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The Tres in Puerto Rico and Cuba

by William R. Cumpiano-Puerto Rican Cuatro Project
  and Ramón M. Goméz-Organización Sambumbia

 with the additional contribution of Benjamin Lapidus-ethnomusicologist and director of Sonido Isleño

We wish to also recognize as an important source an article in the Cuban textbook Instrumentos de la Música Folclórico-Popular de Cuba, Volumen 2, [Instruments of Folkloric-Popular Music of Cuba, Volume 2] about the Tres written by the researcher, Carmen María Sáenz Coopat, who is a collaborator to the Cuatro Project, published by the Centro de Investigación y Desarrollo de la Música Cubana [Center for the Research and Development of Cuban Music] 1997, La Habana de Cuba, Editorial de Ciencias Sociales [Social Sciences publishing house],  and which due to the embargo is not available in the United States.
The Tres is generally unknown among many otherwise knowledgeable fans of fretted stringed instruments, yet it is a vital expressive tool that has shaped the sound of Latin American music since the last century.

Note: Cuban tres players often call themselves treseros; while Puerto Ricans playing the tres often call themselves tresistas. We will follow that custom.


 A small offering:

  Here is a wonderful introduction to the Tres: the great singer and arranger for the Los Guaracheros del Oriente and for Arsenio Rodríguez, Israel Berrios, sings for us a medley of his arrangements of the standards Temporal and Qué Bonita Bandera, with Charlie Rodríguez on the Tres.

A gift from the Cuatro Project: Downnload a booklet of tres chords that we have prepared in Acrobat pdf format.

Here we offer a translation of Carmen María Sáenz Coopat's research on the Tres for  Center for Research and Promotion of Cuban Music [Centro de Investigación y desarrolo de la Música Cubana]


Mario Hernández, arguably the greatest Puerto Rican tresista, at the height of his career.
Photo courtesy Ansonia Records


In the early sixteenth century,
the Catholic kings of Spain, Ferdinand of Aragon and Isabelle of Castile, commanded that string instruments be sent in large numbers to their "new" world, along with the Spanish colonists, as tools of religious observation and persuasion. Sailors, besides, must have brought their own tiny guitarillos and tiples, instruments popular among the lower-born in Spain at the time, as valued companions during the long ocean passages.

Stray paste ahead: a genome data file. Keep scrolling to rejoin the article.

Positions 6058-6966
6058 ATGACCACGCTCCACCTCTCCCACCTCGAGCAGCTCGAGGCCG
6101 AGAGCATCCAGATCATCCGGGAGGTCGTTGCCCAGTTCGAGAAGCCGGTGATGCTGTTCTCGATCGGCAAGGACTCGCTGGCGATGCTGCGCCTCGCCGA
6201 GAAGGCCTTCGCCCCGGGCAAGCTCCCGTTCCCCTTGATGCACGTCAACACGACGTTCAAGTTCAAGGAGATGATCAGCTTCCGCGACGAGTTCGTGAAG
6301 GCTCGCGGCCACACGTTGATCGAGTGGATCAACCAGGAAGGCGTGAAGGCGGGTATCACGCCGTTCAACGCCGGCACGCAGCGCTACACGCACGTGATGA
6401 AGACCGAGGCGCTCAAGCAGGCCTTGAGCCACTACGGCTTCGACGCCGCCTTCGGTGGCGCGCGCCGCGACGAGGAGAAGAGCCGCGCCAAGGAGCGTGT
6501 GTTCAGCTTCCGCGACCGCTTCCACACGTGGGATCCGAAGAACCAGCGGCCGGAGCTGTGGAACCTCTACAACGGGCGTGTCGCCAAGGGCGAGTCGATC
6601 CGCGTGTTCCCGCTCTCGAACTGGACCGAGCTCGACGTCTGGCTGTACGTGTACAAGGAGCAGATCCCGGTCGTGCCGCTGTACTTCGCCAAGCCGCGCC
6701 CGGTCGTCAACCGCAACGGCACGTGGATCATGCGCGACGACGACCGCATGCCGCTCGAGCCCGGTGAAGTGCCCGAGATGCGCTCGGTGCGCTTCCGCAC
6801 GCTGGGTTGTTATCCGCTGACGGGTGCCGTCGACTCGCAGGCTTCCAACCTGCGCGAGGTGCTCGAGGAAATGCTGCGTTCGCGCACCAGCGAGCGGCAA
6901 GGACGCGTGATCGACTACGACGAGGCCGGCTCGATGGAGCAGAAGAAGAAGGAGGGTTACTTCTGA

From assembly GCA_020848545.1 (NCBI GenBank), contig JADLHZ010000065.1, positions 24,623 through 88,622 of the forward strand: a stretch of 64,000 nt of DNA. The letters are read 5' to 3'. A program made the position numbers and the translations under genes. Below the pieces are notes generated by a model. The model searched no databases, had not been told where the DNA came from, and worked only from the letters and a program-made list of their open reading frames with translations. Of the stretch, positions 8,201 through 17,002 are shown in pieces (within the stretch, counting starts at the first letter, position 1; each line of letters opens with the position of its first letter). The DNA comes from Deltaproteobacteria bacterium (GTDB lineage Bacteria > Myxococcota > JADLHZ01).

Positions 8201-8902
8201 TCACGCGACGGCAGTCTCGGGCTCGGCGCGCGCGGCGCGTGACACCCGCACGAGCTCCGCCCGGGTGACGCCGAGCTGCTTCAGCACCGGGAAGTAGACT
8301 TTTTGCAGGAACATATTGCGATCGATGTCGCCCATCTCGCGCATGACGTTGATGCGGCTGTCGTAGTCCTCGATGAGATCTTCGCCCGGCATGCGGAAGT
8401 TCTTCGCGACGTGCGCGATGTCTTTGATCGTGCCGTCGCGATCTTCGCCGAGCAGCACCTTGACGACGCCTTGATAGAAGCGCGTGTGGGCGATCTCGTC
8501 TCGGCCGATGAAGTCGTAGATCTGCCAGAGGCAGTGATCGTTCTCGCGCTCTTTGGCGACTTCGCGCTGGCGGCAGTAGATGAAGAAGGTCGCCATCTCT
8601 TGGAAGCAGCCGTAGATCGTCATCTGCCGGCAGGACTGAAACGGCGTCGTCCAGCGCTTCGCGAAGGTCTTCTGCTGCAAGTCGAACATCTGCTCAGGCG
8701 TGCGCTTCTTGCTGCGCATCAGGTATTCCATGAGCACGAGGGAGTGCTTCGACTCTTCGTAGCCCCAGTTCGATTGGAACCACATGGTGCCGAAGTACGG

The high-born brought their own distinctive instruments: once on land, the conquistadores and missionaries could listen to the familiar melodies of the
stately vihuela and think of their homes far away.
     Later, regional guitar-like instruments sprang up as mixed-race Creoles, native-born whites and African slaves applied their resourcefulness and simple tools to local materials, creating workable replicas of what must have been expensive and scarce originals.

None of these instruments follow a rational artistic pattern in their manner of construction; their low material value results from their being made by the jíbaros themselves, whom most of the time must rely on barely appropriate tools while making them. It would be interesting to point out the process of bifurcation that the previously-mentioned national stringed instruments have followed: within them, the way guitars and bandurrias are made persists, but the lack of tools has influenced their not being able to be made as perfectly as the models that the Spaniards brought from the Metropolis.
                                                                                                                                             Francisco Del Valle Atiles, 1887

In this way, unique native variants of gut and wire string instruments called tiple, bandolina, tres, and cuatro would endure in the Americas long after the Spanish retired back to Europe at the end of the last century.


If you'd like to hear the tres, this discography of selected recordings will help:

  • SEXTETO BORINQUEN: El Auténtico, Vol. 1 (Ansonia 1312)
  • ISAAC OVIEDO: Routes of Rhythm, Vol.3 (Rounder 5055)
  • LUIS LIJA ORTIZ Y SU SEXTETO CARAVAN: No Me Persigas (Ansonia 1601)
  • JOHNNY PACHECO: El Maestro (Fania 485)
  • ARSENIO RODRIGUEZ Y SU CONJUNTO: Montuneando 1946-50 (Tumbao 31)
  • ADALBERTO ALVAREZ Y SU SON: Ay, Que Tu Quieres, Que Te Den? (DM 2002)
  • MARIO HERNANDEZ Y SU SEXTETO BORINQUEN: Para Ti Son Mis Canciones (Artilleria CDC-332)

    Thanks to Eric Guerini, Ramón M. Gómez-Organización Sambumbia,  Juan Sotomayor and the Acoustic Guitar Magazine article: CARIBBEAN MEMORIES by William R. Cumpiano-- for their assitance to this page.